Life gets crazy. It’s not uncommon for me to go several days without having time to write. And then, when I do sit down with plans to churn out several thousand words, I find myself unable to concentrate. My attention wanders all over the place, because I’m out of practice.
Concentration is a skill that can be developed and improved over time. I’ve tried most of the usual techniques, with varying degrees of success.
These are commonsense, quick-fix steps, such as finding a quiet place to work, turning off the wi-fi, hiring a babysitter, or clearing your desk of clutter. In theory, they all sound perfectly logical. In reality, I’ve been known to find all new distractions to steal my attention. Suddenly the furniture needs dusting, or the books on the shelf need to be reorganized by color.
Take a brisk, ten-minute walk. Vacuum the living room. Start a load of laundry. All valid and reasonable ways to get the blood flowing and reset your wandering mind. But I find that if I get up from the computer, even for five minutes, once I sit down again (if at all) it takes me another half hour to settle back into work mode.
This is an ideal way to clear your mind. It works for me every time. Puts me right to sleep.
If the most obvious solutions aren’t working for you, consider this: the four most common obstacles to a productive work environment are boredom, stress, lack of sleep, and hunger. The trick is to know yourself and your patterns, so you can initiate proactive prevention. If you get the munchies while you write, keep snacks close at hand. (Although I’ve found that the best snack for keeping me on task—peanut M&Ms—is also the absolute worst thing for my waistline.) Getting enough sleep the night before is important, but not always possible. Try a 20-minute power nap, if you can squeeze one in. And music is an excellent way to fight boredom, as long as you choose something that inspires you without disrupting your concentration.
Stress, I believe, is a more complicated problem. Maybe your mind is spinning and you can’t seem to let go of your worries. Or, in the opposite extreme, your mind is blank, the screen is blank, and you can’t think of a single thing to type. Engaging with another human being is often the best way to snap out of both scenarios. Send a text to your spouse or email a writing buddy, just to get your concerns out in the open. Even if they don’t respond right away, you have freed up space in your overactive imagination for more creative pursuits.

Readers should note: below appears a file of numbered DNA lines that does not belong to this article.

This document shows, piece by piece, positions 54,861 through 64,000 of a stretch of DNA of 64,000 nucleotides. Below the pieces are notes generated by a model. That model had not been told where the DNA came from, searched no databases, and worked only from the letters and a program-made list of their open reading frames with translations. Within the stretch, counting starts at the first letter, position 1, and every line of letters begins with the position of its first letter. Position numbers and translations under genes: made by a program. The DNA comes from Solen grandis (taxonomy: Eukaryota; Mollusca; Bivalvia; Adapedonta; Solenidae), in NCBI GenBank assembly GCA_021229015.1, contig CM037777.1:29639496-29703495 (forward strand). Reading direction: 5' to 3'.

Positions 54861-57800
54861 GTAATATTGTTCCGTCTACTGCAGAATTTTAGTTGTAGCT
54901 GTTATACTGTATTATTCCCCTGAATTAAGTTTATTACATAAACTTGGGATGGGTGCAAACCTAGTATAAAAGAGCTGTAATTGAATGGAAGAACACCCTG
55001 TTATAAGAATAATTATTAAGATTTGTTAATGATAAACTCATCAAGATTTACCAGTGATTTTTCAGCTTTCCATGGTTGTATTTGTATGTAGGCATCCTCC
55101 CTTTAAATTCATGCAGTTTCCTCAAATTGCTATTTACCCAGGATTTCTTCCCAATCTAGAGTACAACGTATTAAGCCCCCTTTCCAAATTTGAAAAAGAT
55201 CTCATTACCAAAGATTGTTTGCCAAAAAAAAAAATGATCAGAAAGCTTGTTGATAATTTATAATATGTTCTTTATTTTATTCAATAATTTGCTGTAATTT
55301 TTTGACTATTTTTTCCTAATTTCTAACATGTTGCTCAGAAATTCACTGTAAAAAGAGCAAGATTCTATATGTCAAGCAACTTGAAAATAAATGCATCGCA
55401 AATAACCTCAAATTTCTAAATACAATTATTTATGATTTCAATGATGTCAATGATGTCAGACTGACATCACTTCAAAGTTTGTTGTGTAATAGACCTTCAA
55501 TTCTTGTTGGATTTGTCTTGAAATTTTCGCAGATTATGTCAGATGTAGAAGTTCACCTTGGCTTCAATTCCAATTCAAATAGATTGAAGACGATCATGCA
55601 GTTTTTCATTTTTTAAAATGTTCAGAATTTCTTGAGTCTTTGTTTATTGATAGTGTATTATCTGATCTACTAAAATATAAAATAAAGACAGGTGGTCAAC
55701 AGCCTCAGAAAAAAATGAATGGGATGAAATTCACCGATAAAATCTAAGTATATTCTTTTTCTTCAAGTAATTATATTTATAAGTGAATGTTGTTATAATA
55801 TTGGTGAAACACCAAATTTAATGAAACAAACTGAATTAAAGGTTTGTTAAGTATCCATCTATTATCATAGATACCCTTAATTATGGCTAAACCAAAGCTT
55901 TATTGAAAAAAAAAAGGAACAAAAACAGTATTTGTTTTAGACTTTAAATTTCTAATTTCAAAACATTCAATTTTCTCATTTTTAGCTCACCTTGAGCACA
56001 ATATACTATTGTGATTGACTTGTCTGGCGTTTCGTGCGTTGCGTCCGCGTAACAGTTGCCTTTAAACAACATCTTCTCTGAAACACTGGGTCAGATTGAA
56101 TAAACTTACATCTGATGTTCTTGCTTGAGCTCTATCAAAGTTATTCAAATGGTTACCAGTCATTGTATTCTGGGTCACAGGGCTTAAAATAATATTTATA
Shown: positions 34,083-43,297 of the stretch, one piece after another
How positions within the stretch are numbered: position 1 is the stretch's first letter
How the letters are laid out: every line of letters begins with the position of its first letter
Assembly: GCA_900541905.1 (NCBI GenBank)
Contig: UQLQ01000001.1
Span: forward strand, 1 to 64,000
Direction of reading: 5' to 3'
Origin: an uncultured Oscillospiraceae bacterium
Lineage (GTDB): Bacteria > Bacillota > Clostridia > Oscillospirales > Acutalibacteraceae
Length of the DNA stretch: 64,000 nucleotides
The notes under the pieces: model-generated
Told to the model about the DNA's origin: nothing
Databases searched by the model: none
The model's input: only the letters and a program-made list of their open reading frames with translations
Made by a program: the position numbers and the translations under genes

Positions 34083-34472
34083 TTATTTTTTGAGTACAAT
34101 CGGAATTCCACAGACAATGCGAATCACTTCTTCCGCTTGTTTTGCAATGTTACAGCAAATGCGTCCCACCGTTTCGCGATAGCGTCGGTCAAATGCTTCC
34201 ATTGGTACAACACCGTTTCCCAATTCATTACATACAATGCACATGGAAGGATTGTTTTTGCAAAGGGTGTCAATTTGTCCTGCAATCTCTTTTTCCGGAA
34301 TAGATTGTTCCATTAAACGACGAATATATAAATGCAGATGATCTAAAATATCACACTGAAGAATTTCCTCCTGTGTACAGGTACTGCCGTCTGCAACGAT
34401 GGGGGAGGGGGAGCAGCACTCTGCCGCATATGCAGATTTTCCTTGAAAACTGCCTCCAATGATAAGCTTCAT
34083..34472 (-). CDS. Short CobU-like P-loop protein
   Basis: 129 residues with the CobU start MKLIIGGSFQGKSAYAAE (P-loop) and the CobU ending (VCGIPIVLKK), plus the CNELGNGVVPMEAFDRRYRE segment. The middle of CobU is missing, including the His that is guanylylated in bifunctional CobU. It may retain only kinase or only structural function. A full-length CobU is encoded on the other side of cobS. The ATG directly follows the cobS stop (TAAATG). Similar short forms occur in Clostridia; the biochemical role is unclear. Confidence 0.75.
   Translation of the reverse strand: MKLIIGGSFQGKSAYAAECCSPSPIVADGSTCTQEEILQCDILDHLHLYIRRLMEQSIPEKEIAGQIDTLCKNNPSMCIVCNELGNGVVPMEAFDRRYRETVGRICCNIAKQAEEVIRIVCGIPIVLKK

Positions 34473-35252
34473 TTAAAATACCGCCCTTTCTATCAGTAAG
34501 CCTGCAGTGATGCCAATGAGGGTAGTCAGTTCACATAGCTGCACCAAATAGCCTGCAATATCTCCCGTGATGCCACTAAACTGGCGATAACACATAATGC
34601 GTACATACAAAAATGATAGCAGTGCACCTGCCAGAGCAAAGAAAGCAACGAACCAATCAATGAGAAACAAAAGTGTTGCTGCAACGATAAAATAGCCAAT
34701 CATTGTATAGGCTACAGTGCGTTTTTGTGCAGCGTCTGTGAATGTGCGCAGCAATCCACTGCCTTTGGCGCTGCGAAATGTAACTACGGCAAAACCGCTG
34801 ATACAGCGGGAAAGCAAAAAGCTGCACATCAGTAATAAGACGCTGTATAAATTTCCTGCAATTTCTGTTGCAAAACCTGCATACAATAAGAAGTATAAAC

For another perspective on how to increase concentration, I went looking for research-based articles that explore less conventional techniques. According to the Wall Street Journal, for example, doodling can actually help boost memory and creativity.
Don’t you love the idea of doodling away distraction? I plan to give it a try this week, lack of artistic talent notwithstanding.
And the Atlantic has a fantastic article from 2013 about how certain “brain-training games” can improve cognitive function and fight the natural effects of aging on mental engagement.
Even crossword puzzles and memorization games can sharpen your focus. Maybe all those hours I spend playing Scramble with Friends aren’t a waste of time, after all!
Whether we like it or not, the ability to focus for long-ish periods of time is an essential skill for writers. Finding the best way to improve your attention span may require some trial and error, but the increase in productivity is well worth the effort.
Growing up, Christine Hayes loved reading stories about creatures that curl your toes and legends that send a shiver down your spine. Now she loves writing about them, too. Her debut novel, MOTHMAN’S CURSE, was released in June 2015 through Roaring Brook Press/Macmillan. Christine seeks inspiration by haunting flea markets and estate sales, searching for cool vintage finds with a story to tell. While earning her degree in music she visited Asia for the first time, and later moved there with her family for several years. She has been addicted to travel ever since. Christine and her clan now live in northern Utah. Find her online at www.christinehayesbooks.com.